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The Spot Writers – “What is Yellow and Stiff? What Looks Like a Deflated Beach Ball?”

Welcome to The Spot Writers. May’s prompt is to write a story about a character playing a prank on another. This week’s story comes from Cathy MacKenzie. Watch for Cathy’s upcoming novel WOLVES DON’T KNOCK.

We also welcome two new members to The Spot Writers: Phil Yeats and Chiara De Giorgi. Check out their websites at the end of this post.

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What is Yellow and Stiff? What Looks Like a Deflated Beach Ball?

by Cathy MacKenzie

My Harry was the funniest person ever. Our friends said I was funny, too, but I could never top his pranks. He had always been the life of every party.

One evening, a mere three weeks before his death of a sudden heart attack, a group of us were at the Admiral Arms. We had ordered drinks and sat around the table, gabbing and waiting for the music to start, when Harry abruptly disappeared upstairs to the washroom.

In the lull between the first song and the second, he announced his presence with a loud guffaw, and sporting his trademark sly grin, descended down the winding staircase. I couldn’t take my eyes off him. I hoped no one else saw what I saw.

He sashayed toward our table, grabbed my arm, and pulled me on the dancefloor. Snuggled against my husband, he led me into the dance steps, twirling me to Eddie Cantor’s “Makin’ Whoopee,” a song from the twenties, when we had married.

I smiled. Even at eight-nine, Harry still had “it.” I still turned him on, and I melted into him.

I basked in the warmth that coursed through my body until he ruined the moment when he ceased dancing, which caused everyone else to stop, as well. The music continued to play as it had during the sinking of the Titanic. How apropos, I thought later.

He broke away from me. With an exaggerated flourish of his arm and an even bigger grin, he reached into his pants.

Voila! He brandished a banana!

I couldn’t help but look at his crotch: deflated like an air-deprived beach ball.

Pfft! Gone!

beach ball

(My grandfather, Harry T. MacKenzie, always a prankster, actually played this prank on my grandmother, who was just as silly as he was. Unfortunately, he died when I was a year old, but my grandmother loved to tell this story.)

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The Spot Writers—Our Members:

Val Muller: http://www.valmuller.com/blog/

Catherine A. MacKenzie: https://writingwicket.wordpress.com/wicker-chitter/

Phil Yeats: https://alankemisterauthor.wordpress.com

Chiara De Giorgi: https://chiaradegiorgi.blogspot.ca/

 

 

 

 

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A Short Story Contest!

Creative Writing Institute’s Short Story Contest offers a fabulous opportunity for publication, in addition to cash prizes.

Prizes: $200, $100, $50. First place winner may choose a free, tutored writing course in lieu of $200 prize.

Top five winners and ten Judge’s Pick stories will be published in 2017 anthology along with best-selling guest writers and stories written by CWI staff. (Available December.)

Word limit: 2,000 words.

Themed, unpublished story must include this sentence: “I am completely and utterly lost.” 

No swearing, profanity, explicit sexual scenes, graphic violence, etc.

Contest closes midnight, EST, August 31, 2017. Only five dollars to enter.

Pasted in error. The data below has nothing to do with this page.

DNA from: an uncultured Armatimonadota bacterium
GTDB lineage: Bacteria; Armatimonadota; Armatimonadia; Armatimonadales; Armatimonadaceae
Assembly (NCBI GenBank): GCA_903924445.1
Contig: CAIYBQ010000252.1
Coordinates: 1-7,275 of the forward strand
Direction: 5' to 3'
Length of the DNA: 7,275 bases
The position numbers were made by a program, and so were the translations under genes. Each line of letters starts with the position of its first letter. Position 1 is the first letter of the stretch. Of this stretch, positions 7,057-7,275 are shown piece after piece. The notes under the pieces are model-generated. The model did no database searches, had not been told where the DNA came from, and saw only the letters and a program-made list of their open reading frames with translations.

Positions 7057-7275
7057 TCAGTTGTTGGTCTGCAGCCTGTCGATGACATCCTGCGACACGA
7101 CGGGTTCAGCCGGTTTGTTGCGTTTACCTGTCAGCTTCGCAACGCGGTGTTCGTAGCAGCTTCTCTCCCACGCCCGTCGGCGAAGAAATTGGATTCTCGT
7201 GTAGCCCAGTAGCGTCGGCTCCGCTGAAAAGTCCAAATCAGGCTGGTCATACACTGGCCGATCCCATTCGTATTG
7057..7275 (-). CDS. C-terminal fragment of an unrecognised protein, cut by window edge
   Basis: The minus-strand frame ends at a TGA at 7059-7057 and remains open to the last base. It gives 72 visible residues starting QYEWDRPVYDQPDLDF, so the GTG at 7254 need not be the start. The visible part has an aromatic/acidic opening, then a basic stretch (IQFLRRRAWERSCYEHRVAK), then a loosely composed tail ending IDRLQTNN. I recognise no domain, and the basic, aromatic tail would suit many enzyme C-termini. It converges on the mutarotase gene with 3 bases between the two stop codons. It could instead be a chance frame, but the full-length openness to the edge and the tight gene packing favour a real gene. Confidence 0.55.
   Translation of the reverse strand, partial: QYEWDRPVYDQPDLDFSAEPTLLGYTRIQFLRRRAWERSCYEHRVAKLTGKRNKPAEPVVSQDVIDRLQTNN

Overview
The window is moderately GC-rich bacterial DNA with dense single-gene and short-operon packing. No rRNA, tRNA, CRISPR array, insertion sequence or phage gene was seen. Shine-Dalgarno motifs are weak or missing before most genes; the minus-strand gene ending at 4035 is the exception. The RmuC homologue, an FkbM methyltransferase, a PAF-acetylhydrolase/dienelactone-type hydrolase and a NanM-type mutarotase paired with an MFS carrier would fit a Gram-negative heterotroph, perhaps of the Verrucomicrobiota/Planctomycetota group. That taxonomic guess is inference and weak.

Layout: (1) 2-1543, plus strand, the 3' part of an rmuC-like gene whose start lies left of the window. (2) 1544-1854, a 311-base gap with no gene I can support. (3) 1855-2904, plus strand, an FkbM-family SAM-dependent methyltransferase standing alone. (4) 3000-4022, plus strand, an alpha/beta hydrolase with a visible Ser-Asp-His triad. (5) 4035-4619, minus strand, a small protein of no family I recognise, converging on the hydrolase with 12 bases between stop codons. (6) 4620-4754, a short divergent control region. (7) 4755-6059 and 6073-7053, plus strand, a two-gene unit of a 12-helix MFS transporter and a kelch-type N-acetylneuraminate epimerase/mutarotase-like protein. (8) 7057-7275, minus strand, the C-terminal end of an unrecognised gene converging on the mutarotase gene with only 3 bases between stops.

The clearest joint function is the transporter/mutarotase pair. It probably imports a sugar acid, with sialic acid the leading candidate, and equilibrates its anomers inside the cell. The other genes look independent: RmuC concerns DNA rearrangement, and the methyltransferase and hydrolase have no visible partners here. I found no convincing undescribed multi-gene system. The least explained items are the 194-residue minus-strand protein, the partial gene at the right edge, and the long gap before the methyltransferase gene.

Join the fun!

See full set of guidelines and book cover at http://www.CreativeWritingInstitute.com. Direct questions to head judge, Jianna Higgins, at jianna.higgins@gmail.com.

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The Gingerbread Man

gingerbread-man

The sole gingerbread man stared at me from the plate of assorted Christmas cookies. I couldn’t resist. I placed him in my empty wine glass and snapped a photo.

I sensed Hubby’s discomfort, his certain glare at me. I’m in for it now, I thought, but then Jane snatched the little guy from my glass, plopped him into her empty glass, and proceeded to take numerous photographs!

Jane, Paul, Hubby and I had just finished dinner in a casual cookhouse in the country. Another couple we hadn’t met previously, Diane and Jim, sat at our table.

The episode was hilarious. Or perhaps it was the wine? After Jane took photos, Diane demanded that Jane toss Mr. Gingerbread to her. And Diane promptly dropped the cookie into her wine glass and proceeded to take photos.

Everyone laughed. Even Hubby—I think.

A silly, simple incident: a gingerbread man cookie in a wine glass. Who would have thought?

Jane posted her photos to Facebook.

I posted my one photo.

The evening over, Hubby and I headed to our vehicles. I felt vindicated that my actions had been appreciated and emulated by others. No way could Hubby chastise me on the drive home like he would if no one laughed or picked up on my antics. And, truly, I’m not bashing my husband; my actions can be embarrassing when I drink. And, yes, putting a gingerbread cookie into a wine glass is childish, and he had the right to be annoyed, but we only live once, right (as Jane so nicely informed me)? And at the time it was side-splitting humour. And did it harm anyone?

Hubby didn’t say a word all the way home, but had the other four not laughed and followed suit, I’m sure he would spewed choice words, and then he could legitimately say the act had had been uncalled for. But FOUR others thought it hilarious, so he couldn’t say anything.

When we arrived home, I checked my Facebook post. I experienced an “aha” moment. Unbeknownst to me, Jane’s husband had placed his eyeglasses beside my wine glass.

I had captioned the photo: “The gingerbread man is eyeing you.” How apropos!

 

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